Ionescu is an All-America guard at Oregon. In December, she broke an NCAA record (for both men and women) with her 13th career triple-double, and now has 16. Her on-court statistics caught the attention of Stephen Curry, who met Ionescu after the Warriors played the Trail Blazers in December and called her “the walking triple dub” on social media.

Last year, the coaching staff at Oregon chose Ionescu and three teammates to enter the 3×3 U.S. Nationals in Colorado Springs. The group went into the tournament with no expectations, but ended up winning and earning a spot to represent the U.S. at the 2018 World Cup in the Philippines.

Their performance at the World Cup was admittedly imperfect, not unexpected for their first international tournament. “[I had] never done anything like it,” Ionescu said. “At one point we’d gone into overtime, and we didn’t know what the overtime rules were…so we just played not knowing how long we would be playing for.”

Ionescu said what she’s learned in 3×3 “definitely helps translate to five-on-five games. Just having to make reads on the fly…[trusting] the teammates you’re with…You really have to do that in the flow of the game. You’re not looking at your coach to make all your moves for you.”

Ionescu hasn’t played in a major 3×3 tournament since the World Cup. While men’s 3×3 players have a multi-stop World Tour, no official series of tournaments has been offered to women. FIBA plans to launch a professional circuit for women in 2019, though the competition format is still being finalized.

While Ionescu is currently focused the collegiate season she’s in the midst of, an Olympic opportunity in 3×3 hasn’t left her mind: “it would definitely be a dream come true to represent my country on the highest stage, something that I dreamed about when I was younger.”

U.S. men’s basketball team loses to Argentina for first time since 2005

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A senior U.S. men’s basketball team lost to Argentina for the first time since 2005, dropping a 2019 FIBA World Cup qualifier 80-63 in La Rioja on Thursday.

The Americans, who also lost at Mexico in June, are still in great position to qualify for the World Cup and can clinch a spot as early as Sunday with a win at Uruguay.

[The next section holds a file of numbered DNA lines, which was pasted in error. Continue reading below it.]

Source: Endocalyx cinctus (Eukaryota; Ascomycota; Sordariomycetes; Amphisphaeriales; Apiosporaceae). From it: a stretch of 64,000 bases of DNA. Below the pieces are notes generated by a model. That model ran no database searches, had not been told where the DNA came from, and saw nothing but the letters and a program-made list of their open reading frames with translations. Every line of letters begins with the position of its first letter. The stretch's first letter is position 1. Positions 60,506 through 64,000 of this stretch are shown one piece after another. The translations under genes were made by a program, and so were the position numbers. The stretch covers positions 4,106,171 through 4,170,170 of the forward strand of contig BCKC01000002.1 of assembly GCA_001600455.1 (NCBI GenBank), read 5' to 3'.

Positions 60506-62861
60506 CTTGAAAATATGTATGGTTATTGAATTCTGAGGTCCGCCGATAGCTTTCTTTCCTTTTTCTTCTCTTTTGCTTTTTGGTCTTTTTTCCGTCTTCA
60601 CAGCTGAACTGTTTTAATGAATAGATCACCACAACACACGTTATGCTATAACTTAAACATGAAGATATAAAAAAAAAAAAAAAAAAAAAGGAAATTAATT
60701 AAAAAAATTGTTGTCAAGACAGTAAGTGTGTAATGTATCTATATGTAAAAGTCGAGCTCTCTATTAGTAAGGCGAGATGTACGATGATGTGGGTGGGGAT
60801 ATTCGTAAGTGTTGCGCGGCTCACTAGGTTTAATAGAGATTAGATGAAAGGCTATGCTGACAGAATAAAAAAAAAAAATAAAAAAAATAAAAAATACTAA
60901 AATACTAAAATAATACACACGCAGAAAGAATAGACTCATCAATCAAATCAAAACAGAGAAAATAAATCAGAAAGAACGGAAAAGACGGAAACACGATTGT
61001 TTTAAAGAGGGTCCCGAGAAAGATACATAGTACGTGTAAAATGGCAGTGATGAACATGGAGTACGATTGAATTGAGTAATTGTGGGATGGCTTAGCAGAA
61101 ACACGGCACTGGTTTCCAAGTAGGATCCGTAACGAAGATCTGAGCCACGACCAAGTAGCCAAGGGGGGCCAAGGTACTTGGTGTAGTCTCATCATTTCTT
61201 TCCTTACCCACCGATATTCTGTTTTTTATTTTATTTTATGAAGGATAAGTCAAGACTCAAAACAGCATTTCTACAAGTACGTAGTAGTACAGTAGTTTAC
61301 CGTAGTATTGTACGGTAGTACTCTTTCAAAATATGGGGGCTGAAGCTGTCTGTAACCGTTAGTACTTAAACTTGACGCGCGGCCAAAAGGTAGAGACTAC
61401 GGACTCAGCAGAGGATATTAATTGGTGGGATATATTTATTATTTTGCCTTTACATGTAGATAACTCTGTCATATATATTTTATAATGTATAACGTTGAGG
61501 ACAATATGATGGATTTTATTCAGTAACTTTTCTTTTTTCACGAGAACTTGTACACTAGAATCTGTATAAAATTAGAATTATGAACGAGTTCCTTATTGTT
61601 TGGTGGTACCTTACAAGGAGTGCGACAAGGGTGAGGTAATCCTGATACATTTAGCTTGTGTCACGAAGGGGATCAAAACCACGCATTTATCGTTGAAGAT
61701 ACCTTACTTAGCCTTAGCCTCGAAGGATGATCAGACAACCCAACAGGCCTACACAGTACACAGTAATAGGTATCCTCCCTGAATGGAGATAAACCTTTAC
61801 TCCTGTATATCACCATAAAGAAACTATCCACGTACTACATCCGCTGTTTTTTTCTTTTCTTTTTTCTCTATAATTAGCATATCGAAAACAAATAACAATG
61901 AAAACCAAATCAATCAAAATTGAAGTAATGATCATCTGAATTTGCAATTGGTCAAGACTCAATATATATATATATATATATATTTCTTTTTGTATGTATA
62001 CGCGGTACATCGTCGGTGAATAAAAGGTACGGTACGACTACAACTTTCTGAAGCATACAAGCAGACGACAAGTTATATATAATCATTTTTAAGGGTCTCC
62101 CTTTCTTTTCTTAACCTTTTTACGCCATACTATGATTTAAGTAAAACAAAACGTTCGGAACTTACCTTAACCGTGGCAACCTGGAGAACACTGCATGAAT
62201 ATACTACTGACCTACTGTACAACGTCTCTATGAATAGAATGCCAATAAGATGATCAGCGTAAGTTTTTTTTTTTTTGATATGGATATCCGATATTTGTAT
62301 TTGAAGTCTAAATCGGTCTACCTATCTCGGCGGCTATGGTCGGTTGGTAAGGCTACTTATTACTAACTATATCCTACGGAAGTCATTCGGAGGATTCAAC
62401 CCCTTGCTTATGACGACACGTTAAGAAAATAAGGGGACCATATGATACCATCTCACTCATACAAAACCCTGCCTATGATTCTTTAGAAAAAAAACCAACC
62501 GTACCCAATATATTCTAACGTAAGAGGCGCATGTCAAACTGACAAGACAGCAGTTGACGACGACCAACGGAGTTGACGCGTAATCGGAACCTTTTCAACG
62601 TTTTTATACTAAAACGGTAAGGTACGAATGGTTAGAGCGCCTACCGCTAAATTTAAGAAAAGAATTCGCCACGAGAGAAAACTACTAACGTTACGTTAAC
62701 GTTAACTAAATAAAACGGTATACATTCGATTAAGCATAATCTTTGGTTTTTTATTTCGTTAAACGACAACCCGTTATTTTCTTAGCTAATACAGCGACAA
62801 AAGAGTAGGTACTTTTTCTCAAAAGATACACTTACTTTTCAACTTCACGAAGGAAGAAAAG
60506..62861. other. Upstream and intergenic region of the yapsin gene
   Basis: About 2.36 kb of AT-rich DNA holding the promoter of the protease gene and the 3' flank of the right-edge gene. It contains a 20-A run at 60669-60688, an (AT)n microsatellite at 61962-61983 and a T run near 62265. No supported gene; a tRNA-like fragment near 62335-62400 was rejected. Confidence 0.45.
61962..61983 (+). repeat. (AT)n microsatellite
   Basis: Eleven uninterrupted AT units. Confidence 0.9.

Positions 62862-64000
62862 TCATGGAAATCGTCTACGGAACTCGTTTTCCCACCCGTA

The U.S. rosters for World Cup qualifying have mostly included G League players, with NBA superstars expected for September’s World Cup in China.

A U.S. Olympic team last lost at the 2004 Athens Games in the semifinals to Argentina. The following year, a U.S. team of of mostly non-NBA pros including former NCAA standouts Tyus EdneyCharlie Bell and Lynn Greer fell to Argentina at FIBA Americas.

Argentina’s team in current qualifying includes four-time Olympian and former NBA forward Luis Scola.

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Sue Bird hired by Denver Nuggets

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As Sue Bird works toward a potential fifth Olympics in 2020, she’ll have a new job: Denver Nuggets basketball operations associate.

The Nuggets announced the front-office hiring Friday, adding one of the most accomplished players in history. Bird had been tied to the team since mid-October, when she reportedly attended a practice.

“The best way to describe it is kind of like an apprenticeship,” Bird said on the R2C2 is Interrupted podcast published Wednesday. “They reached out. I had some mutual friends with the president there, Tim Connelly. He just kind of likes to keep athletes in the mix and likes to give them exposure and allow them to learn, give them that opportunity while they’re still playing. Music to my ears.”

Bird, who will be 40 in 2020 and three years older than any previous U.S. Olympic basketball player, is coming off her 16th WNBA season with the Seattle Storm, winning her third title. She also started all five of her games at the world championship in September, earning an eighth career Olympic or world gold medal.

Going into Rio, Bird said it would likely be her last Olympics. But in 2017, she said that she would continue playing for Team USA as long as USA Basketball asks. No younger point guard has unseated her on the national team.

“I’m on a timeline of my health, so as long as that’s still going, I’m going to still go,” Bird said on the podcast, adding that she will want to keep it a secret when she knows she’s playing her last season. “If I could squeeze out a couple more years, that would be great.”

The NBA has recently opened up roles for women. Most notably, Russian Olympian Becky Hammon became the first full-time female assistant coach in the U.S.’ four major team sports leagues with the San Antonio Spurs and later was head coach of their summer league team.

Nancy Lieberman, a 1976 U.S. Olympic silver medalist, and Kristi Toliver, who plays internationally for Slovakia, have worked as assistants with the Sacramento Kings and Washington Wizards, respectively.

The WNBA season typically starts in mid-May, when the NBA playoffs are happening.

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MORE: Candace Parker finished with USA Basketball